Not too long ago, potential patients relied on word-of-mouth recommendations from friends and relatives when selecting a physician, home healthcare agency, medical spa, hospital, and other healthcare providers.
Are medical professionals knowledgeable? Do they show compassion for patients? Is the staff courteous? All valid concerns.
It was and remains an effective way to make these important decisions. Today, however, decisions can be made with a click of a mouse to read reviews or find information about a physician or medical facility. A DUI, a malpractice law suit, or simply a bad review from an angry patient can destroy a practice. It seems as though the same criteria used for selecting a restaurant or a shoe store is being used to choose healthcare providers. And while there are similarities, there are certainly differences, as per this opinion from the American Medical Association:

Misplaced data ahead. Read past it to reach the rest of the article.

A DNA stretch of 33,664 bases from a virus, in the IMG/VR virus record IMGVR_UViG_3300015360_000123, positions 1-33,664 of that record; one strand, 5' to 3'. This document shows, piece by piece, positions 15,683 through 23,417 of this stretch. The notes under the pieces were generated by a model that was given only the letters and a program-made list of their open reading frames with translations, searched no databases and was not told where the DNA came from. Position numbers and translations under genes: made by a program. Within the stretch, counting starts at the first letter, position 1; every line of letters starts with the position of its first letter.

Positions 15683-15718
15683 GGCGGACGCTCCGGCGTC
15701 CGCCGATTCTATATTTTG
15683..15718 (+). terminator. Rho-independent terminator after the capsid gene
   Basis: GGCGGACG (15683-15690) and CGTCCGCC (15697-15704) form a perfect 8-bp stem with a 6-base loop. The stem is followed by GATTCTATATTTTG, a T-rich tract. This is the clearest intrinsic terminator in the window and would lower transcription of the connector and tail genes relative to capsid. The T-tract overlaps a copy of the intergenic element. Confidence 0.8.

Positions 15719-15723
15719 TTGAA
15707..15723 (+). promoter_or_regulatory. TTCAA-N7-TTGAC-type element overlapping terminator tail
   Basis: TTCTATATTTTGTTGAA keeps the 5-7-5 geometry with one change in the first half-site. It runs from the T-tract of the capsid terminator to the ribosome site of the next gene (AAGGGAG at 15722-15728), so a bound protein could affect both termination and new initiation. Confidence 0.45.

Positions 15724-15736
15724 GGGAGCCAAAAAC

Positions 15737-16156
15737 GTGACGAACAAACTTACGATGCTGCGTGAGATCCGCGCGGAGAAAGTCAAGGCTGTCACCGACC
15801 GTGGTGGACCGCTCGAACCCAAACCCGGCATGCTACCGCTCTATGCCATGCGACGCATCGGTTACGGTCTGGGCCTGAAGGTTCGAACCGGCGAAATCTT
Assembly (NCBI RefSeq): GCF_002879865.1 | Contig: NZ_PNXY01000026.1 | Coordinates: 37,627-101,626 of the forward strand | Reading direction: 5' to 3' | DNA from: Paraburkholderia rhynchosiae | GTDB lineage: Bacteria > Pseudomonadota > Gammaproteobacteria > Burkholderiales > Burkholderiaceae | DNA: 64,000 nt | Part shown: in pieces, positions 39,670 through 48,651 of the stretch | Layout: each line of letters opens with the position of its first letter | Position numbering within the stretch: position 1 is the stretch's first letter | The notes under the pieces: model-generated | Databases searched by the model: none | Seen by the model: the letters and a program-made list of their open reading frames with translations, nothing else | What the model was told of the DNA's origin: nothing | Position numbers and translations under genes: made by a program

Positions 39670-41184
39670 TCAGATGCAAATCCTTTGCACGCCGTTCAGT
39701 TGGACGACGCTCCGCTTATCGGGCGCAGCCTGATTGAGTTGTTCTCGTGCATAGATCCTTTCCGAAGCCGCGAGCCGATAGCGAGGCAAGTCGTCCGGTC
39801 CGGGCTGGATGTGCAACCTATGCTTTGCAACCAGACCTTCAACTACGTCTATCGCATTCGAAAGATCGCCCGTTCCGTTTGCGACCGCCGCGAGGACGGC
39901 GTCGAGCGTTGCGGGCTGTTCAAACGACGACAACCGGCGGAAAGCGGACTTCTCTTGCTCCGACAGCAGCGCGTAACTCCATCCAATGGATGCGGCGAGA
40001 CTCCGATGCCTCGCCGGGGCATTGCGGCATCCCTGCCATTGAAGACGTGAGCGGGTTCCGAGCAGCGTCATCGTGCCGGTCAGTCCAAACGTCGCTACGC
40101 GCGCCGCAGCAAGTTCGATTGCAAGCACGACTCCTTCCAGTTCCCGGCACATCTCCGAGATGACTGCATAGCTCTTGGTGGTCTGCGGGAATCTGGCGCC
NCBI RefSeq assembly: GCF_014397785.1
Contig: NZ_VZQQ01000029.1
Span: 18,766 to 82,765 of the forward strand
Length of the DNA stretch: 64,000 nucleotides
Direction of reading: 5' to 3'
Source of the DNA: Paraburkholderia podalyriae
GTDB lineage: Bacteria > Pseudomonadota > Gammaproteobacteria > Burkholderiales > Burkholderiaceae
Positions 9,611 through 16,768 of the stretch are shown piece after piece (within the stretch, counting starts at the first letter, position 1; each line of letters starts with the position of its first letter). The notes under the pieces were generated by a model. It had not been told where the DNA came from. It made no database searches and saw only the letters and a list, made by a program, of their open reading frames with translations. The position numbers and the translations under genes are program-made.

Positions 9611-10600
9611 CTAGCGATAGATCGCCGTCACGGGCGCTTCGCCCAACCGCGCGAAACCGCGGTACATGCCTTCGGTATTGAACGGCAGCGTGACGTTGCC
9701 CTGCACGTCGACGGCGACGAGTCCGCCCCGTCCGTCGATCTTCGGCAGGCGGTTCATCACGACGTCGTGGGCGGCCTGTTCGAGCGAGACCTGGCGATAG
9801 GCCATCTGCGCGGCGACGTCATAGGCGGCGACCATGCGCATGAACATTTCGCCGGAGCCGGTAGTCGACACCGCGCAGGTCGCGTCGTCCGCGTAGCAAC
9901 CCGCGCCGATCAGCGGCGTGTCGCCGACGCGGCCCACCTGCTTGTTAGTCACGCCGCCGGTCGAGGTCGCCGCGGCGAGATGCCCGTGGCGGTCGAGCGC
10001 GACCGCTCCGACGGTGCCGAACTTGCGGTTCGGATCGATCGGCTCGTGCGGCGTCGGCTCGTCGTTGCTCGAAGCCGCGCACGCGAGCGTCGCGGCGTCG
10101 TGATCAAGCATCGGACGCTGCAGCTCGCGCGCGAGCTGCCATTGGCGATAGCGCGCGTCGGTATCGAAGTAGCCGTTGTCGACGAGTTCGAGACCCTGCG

“Online opinions of physicians should be taken with a grain of salt, and should certainly not be a patient’s sole source of information when looking for a new physician,” the American Medical Association said in a statement. “Choosing a physician is more complicated than choosing a good restaurant, and patients owe it to themselves to use the best available resources when making this important decision.”
Nevertheless, physicians must take their online reputations seriously and acknowledge that this method of selection is critical to managing a healthy, growing practice.